Maybe you’ve read about this bit of bird song news? Over the past two decades many White-Throated Sparrows have changed their tune from a triplet ending to a double ending. The news is showing up everywhere. Here are a few links to articles about it: Audubon, New York Times, National Geographic, NPR, and The Atlantic. The actual study, can be found in Current Biology.
We love that the authors and many of the journalists emphasize how a research project like this would not easily have been accomplished without the bird sound recordings made/archived by citizen scientists across the continent at places like the Macaulay Library at The Cornell Lab of Ornithology, or Xeno-Canto. The list of 1,783 recordings used in the data set can be found in the Supplementary Information of the study.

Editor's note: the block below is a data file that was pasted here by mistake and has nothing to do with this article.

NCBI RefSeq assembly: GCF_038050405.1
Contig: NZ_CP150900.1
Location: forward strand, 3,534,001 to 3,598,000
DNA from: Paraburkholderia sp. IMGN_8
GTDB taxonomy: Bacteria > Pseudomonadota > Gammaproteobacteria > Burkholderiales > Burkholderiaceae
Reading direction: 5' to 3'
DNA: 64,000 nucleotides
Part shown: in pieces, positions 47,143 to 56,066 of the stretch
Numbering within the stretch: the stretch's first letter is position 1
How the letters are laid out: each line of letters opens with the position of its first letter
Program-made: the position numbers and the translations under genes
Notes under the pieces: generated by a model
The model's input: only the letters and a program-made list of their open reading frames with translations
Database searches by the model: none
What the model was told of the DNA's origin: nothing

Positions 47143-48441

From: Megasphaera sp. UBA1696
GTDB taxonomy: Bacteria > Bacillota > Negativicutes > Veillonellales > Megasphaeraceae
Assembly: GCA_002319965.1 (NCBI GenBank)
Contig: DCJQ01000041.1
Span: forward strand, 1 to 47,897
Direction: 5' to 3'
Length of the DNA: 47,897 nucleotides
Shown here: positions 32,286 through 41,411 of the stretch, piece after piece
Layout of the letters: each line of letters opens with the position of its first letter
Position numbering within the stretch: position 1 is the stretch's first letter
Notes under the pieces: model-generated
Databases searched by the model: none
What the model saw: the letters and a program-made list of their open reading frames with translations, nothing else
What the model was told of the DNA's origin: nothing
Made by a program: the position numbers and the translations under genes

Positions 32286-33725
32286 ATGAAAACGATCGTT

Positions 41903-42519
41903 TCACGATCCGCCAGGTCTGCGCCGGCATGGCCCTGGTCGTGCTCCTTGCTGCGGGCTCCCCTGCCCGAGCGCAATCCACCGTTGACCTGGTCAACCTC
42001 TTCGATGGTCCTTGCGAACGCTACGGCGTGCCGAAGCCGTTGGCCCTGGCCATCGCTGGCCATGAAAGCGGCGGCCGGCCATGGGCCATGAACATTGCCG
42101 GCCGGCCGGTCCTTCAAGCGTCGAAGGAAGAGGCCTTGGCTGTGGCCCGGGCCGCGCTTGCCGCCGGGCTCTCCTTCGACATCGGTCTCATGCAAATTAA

Four of the recordings were made by three of our sound recordists during our volunteer service week in 2018! So, THREE CHEERS to Laura Gooch, David Kazdan and Phil Green! Does it seem over the top that we are celebrating over four little recordings in our project that were part of a data set of more than 1,700? It shouldn’t. It is precisely this kind of seemingly small observation that is documented and shared that underlies the importance of citizen science! Individually and collectively, these bird sound recordings are part of an important story about birds and bird song – past, present, and in the future.
There are other White-throated Sparrow recordings in our project’s collection. We post them below for the curious naturalist who wonders if the White-throated Sparrow on Schoodic Peninsula sing double-ended or triple-ended songs. We’re curious too, and will take a closer look after we finish processing the field recordings from June 2020!
Until then, Hip-hip-hooray! Hip-hip-hooray! Hip-hip-hooray!